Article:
New York Goes To Hollywood Recap – Episode 7 – Make Up To Break Up


Parting is such sweet sorrow.

Except in this case, “sweet” means “good TV.” If ever there were a modern translation of Shakespeare, surely this is it.

We begin where we left off: after a romantic-or-is-it-just-acting-oh-no-wait-it’s-romantic afternoon with Vos, he drives New York home where her estranged reality TV-hatched beau Tailor Made awaits and prepares a romantic meal for just the two of them. A romantic meal that involves champagne on ice and burritos in wrappers.

Yep. That seems appropriately classy.

New York is surprised to find Tailor waiting for her. But her level of excitement isn’t exactly high — she reacts not so much as you would to a surprise gift, but to, say, a surprise period.

“I’m so not happy to see Tailor Made,” she interviews. Well, at least she isn’t pregnant!

What Whiteboy would call “scrappin'” begins almost immediately.

“You don’t f***in’ love me!” she yells at him. Clearly, resentment has been building up in her for some time. Perhaps that is why she’s looked so busty lately. The bickering continues. At one point, New York turns to Vos, whom Tailor condescendingly tipped as though he was Tiff’s chauffeur when they walked in, and says, “I’m just sorry that you had to bear witness to this s*** stain on my life!” What Deelishis’ birthmark is to her eyebrow (per New York’s words), so is Tailor Made to New York’s life. That really puts things into perspective.

Cartoonishly (which is to say, in a completely normal fashion for New York), she and Vos rehearse their scene in the midst of this bitchfest.

Tailor critiques Vos’ delivery. He stands up so as to underline how non-menacing he can be.

Vos asks him if he works out and he says, “No, I don’t need to.” “Yes you do,” is Vos’ retort. Ha! Not that someone like Buddha couldn’t use Vos as a toothpick or anything, but you know, at least he was momentarily witty.

Vos leaves and Tailor Made and New York share what she deems “an adult dinner,” the distinction being that it doesn’t involve sippy cups or chicken fingers.

Because it’s otherwise childish. Tailor Made says something about supporting Tiffany, and she takes issue with that word. She also says it’s big. I suppose support is a large concept for New York, considering the amount she needs to stand up straight. Tailor Made says something about this visit helping their relationship and Tiff snaps back, “What relationship?”

She also takes off her ring and waves her fingers at him so that he knows that she means business.

Unsurprisingly, this leads to a huge blowup, which in turn leads to Tailor Made storming out of the house. Tiffany takes his framed picture…

…and when she realizes the trash can is too small for her to stuff it in…

…she lays it on the top, face down.

Hmmm. It would seem that, if only for a brief flicker of a moment, the trash can has forced Tiff to abdicate her role as H.B.I.C. Kind of humbling, it must be.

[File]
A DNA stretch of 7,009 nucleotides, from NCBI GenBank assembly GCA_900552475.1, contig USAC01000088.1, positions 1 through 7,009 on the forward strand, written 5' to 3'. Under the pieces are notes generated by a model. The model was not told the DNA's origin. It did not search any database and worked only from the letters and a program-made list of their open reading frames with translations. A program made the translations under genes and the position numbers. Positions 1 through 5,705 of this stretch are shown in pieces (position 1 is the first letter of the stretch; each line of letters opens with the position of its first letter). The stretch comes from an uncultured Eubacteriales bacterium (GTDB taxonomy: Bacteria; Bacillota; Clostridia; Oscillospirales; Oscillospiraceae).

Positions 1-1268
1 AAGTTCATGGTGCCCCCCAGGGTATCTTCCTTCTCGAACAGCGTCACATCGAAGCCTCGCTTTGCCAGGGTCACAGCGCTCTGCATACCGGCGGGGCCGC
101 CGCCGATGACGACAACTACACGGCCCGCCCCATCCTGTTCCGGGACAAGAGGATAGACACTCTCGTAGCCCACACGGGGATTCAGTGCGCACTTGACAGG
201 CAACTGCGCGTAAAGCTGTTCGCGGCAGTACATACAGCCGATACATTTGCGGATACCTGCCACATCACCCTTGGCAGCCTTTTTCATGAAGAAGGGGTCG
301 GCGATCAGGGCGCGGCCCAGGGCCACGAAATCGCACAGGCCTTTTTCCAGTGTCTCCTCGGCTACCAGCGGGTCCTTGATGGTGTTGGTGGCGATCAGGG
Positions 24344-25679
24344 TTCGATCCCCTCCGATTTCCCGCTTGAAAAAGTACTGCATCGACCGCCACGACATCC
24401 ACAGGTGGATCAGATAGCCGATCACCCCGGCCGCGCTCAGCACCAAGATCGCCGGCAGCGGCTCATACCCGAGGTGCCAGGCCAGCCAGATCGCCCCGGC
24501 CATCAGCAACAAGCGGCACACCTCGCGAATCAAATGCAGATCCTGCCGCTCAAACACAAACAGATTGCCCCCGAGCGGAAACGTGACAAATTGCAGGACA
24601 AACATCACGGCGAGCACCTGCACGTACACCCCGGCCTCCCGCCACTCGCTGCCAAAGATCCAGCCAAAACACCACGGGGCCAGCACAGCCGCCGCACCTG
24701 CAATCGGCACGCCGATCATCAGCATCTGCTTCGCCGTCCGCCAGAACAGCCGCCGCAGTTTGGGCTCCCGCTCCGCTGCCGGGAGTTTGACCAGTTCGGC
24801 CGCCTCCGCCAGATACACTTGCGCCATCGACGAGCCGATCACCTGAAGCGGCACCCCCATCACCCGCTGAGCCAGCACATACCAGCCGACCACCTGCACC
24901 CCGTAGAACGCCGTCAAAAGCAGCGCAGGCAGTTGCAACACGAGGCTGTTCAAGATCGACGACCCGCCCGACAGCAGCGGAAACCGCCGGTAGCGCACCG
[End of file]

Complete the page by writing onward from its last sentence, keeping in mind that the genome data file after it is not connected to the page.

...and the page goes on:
No matter, the next day finds Tiffany revitalized. She’s nice to Lizza, for one thing.

Don’t you look…sluttish,” she tells her assistant. At first it seems like an insult, but then she follows it up with, “You better work, bitch!” so you know she means it as a compliment. But then considering her beauty standards, of course she does.

She practices for the day’s Shakespeare showcase with a pillow.

Well, at least it’s more animated than Vos.

She calls Tailor Made to invite him to today’s theatrical festivities, but he doesn’t pick up. She leaves a voicemail. It’s uncommonly kind. And then, she gets to acting school, where she and her classmates will perform their scenes as sort of a graduation.

She sits and awaits being called up by Scott. Right before she’s set to go on, Tailor Made strolls in. Aw, he does care! Tiffany performs that nightingale/lark scene from Romeo & Juliet with a shirtless Vos.

She’s seriously not bad. Seriously. She even cries real tears! And since Shakespeare (or whoever) undoubtedly realized that punctuating this scene with a kiss would make a wonderful point of romantic ambiguity in a reality show one day, New York kisses Vos with much gusto in plain view of Tailor Made.

Tailor, for the record, isn’t a jerk about this. He commends New York on the way out…

Similarly, before she left, New York’s acting teacher Scott says that while he wasn’t certain when Tiffany entered the class, he’s now sure that she has the acting gene. At last, Scott realizes what the rest of us have known since early 2006.

Because she “loves him” and hopes that things will “work out,” New York takes Tailor out to lunch to Dolce.

He says supportive things regarding her acting. He’s her spiritual bra. Such a task. She’s not really having it, though, and she admits that she resents him for abandoning her. But she’s the one who moved to Hollywood! But the relationship was over long before! They go back and forth. It’s impossible to get a grasp on what actually happened. She thinks fame went to his head and he changed after I Love New York 2 began airing; he thinks that she just can’t handle all the time he spends on his work. He says he doesn’t feel like bringing up her emotional volatility, which puts them at a stalemate.

A standoff even. With nothing resolved, it’s time for them to part ways, which they also bicker about. Finally, New York says, “Oh, this is my table. You walk from here. I’m not getting up.” Ha! That makes putting up with their squabbling totally worth it. Tailor slams his chair back and flounces off.

Why so babyish? New York tells us definitively, “It’s over.” Then, in the previews for next week, we see her in negotiations for I Love New York 3. So that way she can do this all again! So much for “over.”

Related content
New York Goes to Hollywood show page
New York Goes to Hollywood video and extras

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